Local Burning Man Leaders Gather ’Round the Table in the Deep South

Burning Man culture blossoms in unlikely places. From the arid deserts of Africa and the Middle East to the conservative Deep South, participation in our culture works especially well in improbable places.

Burning Man first sprouted up in the Southeastern United States in 1998 when George Papp brought together what became the Flipside community in Austin, then grew into the Blue Ridge Mountains near Asheville thanks to the Transformus community. Never intending to simply replicate the Black Rock City experience, these groups self-defined what Burning Man looks like locally from the very beginning, creating their own styles and local approach.

Since then, Florida, South Carolina, Kentucky, Georgia, Virginia, Arkansas and Tennessee have all joined Texas and North Carolina in hosting official Burning Man Regional Events. The demand increases for tickets to these events each year, with many Southeastern Burns reaching their max capacity for the past decade. This ever increasing demand is met head-on by Southeastern communities with new events popping up in Florida, West Virginia, South Carolina and Tennessee.

image2To best support community expectations in these growing regions, the leaders of each organization take their roles very seriously and stay well networked. One way Burning Man supports these local leaders is by hosting the Southeast Burning Man Leadership Roundtable. This year was the third annual gathering with content specifically tailored for board-level community leaders and volunteer Regional Contacts. Leaders gathered at the Old Smyrna Firehouse outside of Atlanta, GA, with former Roundtables hosted in Charlotte, NC and the Asheville Arts Council.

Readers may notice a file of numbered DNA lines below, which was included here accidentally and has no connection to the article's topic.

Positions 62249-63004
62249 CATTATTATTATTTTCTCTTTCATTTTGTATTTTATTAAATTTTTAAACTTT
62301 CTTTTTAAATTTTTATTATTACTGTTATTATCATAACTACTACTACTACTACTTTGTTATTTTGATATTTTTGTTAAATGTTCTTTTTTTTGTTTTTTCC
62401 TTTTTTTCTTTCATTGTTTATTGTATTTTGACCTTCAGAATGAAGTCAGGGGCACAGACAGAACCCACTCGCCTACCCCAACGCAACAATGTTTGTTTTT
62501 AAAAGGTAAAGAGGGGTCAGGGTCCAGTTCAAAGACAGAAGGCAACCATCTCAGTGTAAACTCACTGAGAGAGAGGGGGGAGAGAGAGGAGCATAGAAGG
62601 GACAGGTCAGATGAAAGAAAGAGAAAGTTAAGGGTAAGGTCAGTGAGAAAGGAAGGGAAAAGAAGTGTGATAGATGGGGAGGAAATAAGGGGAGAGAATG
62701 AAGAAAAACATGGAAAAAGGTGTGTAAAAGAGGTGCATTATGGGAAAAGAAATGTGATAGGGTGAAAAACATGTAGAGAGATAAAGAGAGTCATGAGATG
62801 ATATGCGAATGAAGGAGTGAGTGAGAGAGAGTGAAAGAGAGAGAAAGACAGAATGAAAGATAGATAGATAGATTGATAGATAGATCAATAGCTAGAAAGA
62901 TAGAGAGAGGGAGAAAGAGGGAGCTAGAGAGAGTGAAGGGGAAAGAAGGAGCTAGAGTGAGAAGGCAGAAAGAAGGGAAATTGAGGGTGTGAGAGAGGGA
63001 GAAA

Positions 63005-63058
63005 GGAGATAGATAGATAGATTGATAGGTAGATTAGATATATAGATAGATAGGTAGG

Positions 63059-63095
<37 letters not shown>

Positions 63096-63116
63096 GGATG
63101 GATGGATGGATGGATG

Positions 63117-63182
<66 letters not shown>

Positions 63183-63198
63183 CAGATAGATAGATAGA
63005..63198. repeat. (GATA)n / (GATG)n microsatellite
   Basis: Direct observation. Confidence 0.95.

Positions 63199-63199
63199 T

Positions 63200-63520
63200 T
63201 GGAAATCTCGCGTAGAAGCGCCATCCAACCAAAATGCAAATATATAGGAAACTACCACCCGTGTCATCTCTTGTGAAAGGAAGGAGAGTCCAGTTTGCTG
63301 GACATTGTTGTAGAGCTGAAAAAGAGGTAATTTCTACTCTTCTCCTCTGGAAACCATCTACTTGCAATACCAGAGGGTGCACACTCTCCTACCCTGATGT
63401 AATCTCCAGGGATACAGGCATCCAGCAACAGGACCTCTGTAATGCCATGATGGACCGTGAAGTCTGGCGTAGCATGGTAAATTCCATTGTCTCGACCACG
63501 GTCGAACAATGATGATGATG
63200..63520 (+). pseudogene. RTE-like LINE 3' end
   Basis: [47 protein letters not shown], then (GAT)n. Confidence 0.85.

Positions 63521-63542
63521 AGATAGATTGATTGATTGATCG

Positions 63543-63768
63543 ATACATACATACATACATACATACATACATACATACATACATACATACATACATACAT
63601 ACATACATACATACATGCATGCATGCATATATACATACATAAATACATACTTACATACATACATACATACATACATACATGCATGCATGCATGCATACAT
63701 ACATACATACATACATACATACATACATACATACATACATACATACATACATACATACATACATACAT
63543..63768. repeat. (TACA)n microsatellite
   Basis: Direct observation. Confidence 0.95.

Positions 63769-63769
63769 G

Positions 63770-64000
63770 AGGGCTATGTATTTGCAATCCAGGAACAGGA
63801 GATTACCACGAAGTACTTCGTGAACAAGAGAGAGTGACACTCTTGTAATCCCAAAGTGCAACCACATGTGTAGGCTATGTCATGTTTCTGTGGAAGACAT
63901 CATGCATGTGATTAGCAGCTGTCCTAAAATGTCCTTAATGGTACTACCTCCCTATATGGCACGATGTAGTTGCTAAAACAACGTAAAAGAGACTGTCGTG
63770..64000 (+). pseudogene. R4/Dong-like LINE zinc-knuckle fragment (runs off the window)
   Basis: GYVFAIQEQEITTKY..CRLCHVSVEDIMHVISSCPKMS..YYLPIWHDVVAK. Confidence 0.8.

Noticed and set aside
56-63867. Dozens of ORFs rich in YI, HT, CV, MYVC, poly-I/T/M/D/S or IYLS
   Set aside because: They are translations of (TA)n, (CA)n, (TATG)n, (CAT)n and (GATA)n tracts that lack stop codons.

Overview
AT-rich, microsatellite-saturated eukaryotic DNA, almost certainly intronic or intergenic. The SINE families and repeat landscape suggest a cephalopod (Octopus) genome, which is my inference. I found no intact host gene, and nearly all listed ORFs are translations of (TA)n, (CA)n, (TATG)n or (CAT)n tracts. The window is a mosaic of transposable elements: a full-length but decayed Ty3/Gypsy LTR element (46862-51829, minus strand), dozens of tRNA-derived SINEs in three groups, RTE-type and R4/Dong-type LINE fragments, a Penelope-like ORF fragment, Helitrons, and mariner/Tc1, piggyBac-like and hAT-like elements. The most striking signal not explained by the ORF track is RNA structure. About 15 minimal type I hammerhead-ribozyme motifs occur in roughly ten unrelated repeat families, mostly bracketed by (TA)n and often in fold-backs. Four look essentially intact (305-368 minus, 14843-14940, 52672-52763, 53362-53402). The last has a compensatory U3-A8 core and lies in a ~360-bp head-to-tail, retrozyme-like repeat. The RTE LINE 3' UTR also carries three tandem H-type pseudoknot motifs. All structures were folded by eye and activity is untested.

Over the third weekend of February, 47 Burner-leaders representing 17 different Burns traveled from nine states to share best practices in a true roundtable format. Each community’s representatives had an equal voice regardless of size and development. Topics ranged from overcoming permitting challenges, to year-round acculturation, to hosting better trainings for volunteers. Of special significance was a discussion on all-ages inclusion. The Ignite! Burn in Virginia is leading the way when it comes to supporting kids. At Ignite!, the Temple is created by the children, for which they also provide a kids-only conclave performance. The Ignite! Spark Scouts program awards badges based on camping skills and learning about the Ten Principles.

Like many Burners, Southerners also hold a healthy distrust of centralized authority, but the value of networking together as leaders is clear. Each community deals with the same types of challenges, and Burning Man’s response is not to “show you our way,” but to expose groups to various solutions to the same challenges. Burning Man staff members don’t have all the answers, but they are often helpful at introducing leaders in one community to those in other communities of like size who have overcome similar obstacles. This peer-to-peer networking approach can be seen at other local leadership gatherings like the European Leadership Summit, at the annual Global Leadership Conference, and in the methods by which the Regional Network team supports Burner communities around the world.

As our culture spans the globe, one is no longer required to attend Black Rock City to self-identify as a “Burner,” nor is Burning Man something that’s limited geographically to the Western portion of the United States. As we develop, change and grow as individuals, so does our culture.

Photo by Sauce
Photo by Sauce

Top photo by Mike Alberghini

About the author: William Funderburk

William Funderburk

William “Sauce” Funderburk supports the Burning Man Regional Network year round from Asheville, North Carolina. 2016 will be his fourteenth visit to Black Rock City, at which he has not once camped in an RV. Sauce has a background in learning and leadership development, teaches music to kids, served on the board of Transformus, and is an aficionado of cats.

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